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Touch of Evil (1958) was the last film Orson Welles directed in America, and the last film he directed that had a decent budget. It's a noirish crime thriller in which the director's virtuosity is very much to the forefront. Famously, as with almost all of Welles' movies, it was re-edited by the studio after it was finished, and over the years several slightly different versions have been released, with different running times and different scenes. The Blu-ray contains three separate versions of the film, and two are presented in two different aspect ratios, resulting in a release with five slightly different versions of the same film.
Crusading Mexican narcotics investigator Miguel Vargas has just married an American, Susie. He's also just arrested a big dope dealer, Grandi. As they are crossing the border, the Vargases witness a car bomb which kills an American construction magnate. As the bomb was planted on the Mexican side of the border, Vargas becomes involved in the investigation. American cop Hank Quinlan believes he knows who did it, but Vargas catches him planting evidence. Meanwhile, Grandi's brother Joe tries to get to Vargas through his wife, and he and Quinlan find they have a common enemy in Vargas.
Although the plot is fairly complicated, like a lot of film noir plots, the film has a beautifully coherent mood, so even if you lose track of the details of the story you'll still know more or less what's going on. It's often difficult to keep track of which side of the border characters are on, but it hardly matters - both sides are as bad as each other. This has the feel of a James Ellroy story years before Ellroy started to write, with drugs, larger than life corrupt cops and dodgy antics in shabby motels. It's surprisingly adult and nasty for its age, although it seems to chicken out when presented with the opportunity to get really dark. There's one fairly nasty shot, which probably accounts for the 12 certificate, but otherwise this doesn't show anything too problematic.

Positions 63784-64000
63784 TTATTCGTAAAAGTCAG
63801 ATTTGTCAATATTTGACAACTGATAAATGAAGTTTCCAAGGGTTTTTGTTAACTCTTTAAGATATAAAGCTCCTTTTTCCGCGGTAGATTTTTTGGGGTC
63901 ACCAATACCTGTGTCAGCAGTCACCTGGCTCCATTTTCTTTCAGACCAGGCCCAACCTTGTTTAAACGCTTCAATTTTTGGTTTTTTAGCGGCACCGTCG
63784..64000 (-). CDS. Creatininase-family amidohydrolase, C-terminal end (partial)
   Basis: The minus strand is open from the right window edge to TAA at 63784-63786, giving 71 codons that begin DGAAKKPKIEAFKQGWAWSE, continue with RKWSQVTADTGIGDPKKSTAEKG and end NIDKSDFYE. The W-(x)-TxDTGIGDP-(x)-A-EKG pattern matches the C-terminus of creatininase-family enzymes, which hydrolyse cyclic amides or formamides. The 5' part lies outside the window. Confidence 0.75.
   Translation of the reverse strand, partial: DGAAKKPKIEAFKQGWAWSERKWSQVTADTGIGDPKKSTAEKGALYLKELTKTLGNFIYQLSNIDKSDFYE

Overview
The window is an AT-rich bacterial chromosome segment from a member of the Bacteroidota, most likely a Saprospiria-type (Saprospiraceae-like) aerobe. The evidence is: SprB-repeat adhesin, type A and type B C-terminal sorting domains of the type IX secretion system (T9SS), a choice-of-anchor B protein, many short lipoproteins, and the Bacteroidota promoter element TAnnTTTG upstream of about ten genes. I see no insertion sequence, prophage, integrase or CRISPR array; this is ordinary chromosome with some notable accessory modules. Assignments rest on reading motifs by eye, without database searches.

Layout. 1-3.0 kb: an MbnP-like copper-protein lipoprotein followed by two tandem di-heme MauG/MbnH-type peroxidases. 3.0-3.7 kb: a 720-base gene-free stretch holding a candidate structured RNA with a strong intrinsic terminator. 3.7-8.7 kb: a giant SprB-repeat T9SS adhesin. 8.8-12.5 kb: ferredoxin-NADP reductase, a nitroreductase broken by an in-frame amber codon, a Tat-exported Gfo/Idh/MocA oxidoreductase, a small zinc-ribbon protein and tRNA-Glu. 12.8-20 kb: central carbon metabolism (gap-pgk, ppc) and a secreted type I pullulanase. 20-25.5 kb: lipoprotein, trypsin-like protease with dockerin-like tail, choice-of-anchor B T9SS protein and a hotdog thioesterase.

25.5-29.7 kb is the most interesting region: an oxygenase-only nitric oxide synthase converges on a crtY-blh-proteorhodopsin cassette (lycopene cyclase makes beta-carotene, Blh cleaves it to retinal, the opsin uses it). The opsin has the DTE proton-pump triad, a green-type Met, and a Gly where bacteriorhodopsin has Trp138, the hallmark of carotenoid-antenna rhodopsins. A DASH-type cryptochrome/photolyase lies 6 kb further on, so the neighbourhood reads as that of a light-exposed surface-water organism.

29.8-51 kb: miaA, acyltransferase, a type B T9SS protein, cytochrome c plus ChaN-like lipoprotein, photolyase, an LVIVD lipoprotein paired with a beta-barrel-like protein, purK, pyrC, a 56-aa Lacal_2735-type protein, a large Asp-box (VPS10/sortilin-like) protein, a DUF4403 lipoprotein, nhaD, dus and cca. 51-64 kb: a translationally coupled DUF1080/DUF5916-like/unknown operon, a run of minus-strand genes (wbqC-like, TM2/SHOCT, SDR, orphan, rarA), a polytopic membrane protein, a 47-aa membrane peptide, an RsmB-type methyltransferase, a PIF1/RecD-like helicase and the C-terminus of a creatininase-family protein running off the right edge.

Charlton Heston plays Vargas. It's a bit of a stretch accepting him as a Mexican - he's dyed his hair and put dark coloured makeup on, but is clearly still Charlton Heston. He doesn't try an accent, which is probably just as well. He's good in the part if you can get past the skin colour issue. Janet Leigh is terrific as his wife, feisty and good humoured at first, but slowly broken down by stress and sleep deprivation. It's a shame that in the later stages of the film she slips into rather more passive victim mode, but I guess that's where the story goes.
But stealing the film is Welles himself, as Quinlan. He's one of the most memorable screen villains of all time, and probably Welles' finest performance. Corpulent, limping and heavily made up, Welles is somehow chilling while staying very human. At first he's just a racist American cop, and you assume that the Mexican drug gang are the main threat; but Quinlan comes to dominate the film, and Welles - perhaps unsurprisingly - gives Quinlan an almost Shakespearean dimension, making him a tragic anti-hero. Although Welles became grossly overweight in later life, he was still fairly svelte when he made this, so most of Quinlan's bulk is padding. He's almost unrecognisable, both facially and vocally.
The film has an unusually strong supporting cast, drawn by a desire to be directed by Welles. Marlene Dietrich plays a rather unlikely gypsy fortune teller, but she has the film's finest, most moving moment. Joseph Calleia is magnificent as Quinlan's adoring deputy, forced to realise his hero might have feet of clay after all. Akim Tamiroff is fantastic as the sleazy 'Uncle Joe' Grandi. And Dennis Weaver is exceptional as the night manager at the motel, a twitchier version of Norman Bates two years before Psycho. There are also blink-and-you'll-miss-them cameos by Zsa Zsa Gabor and Joseph Cotton.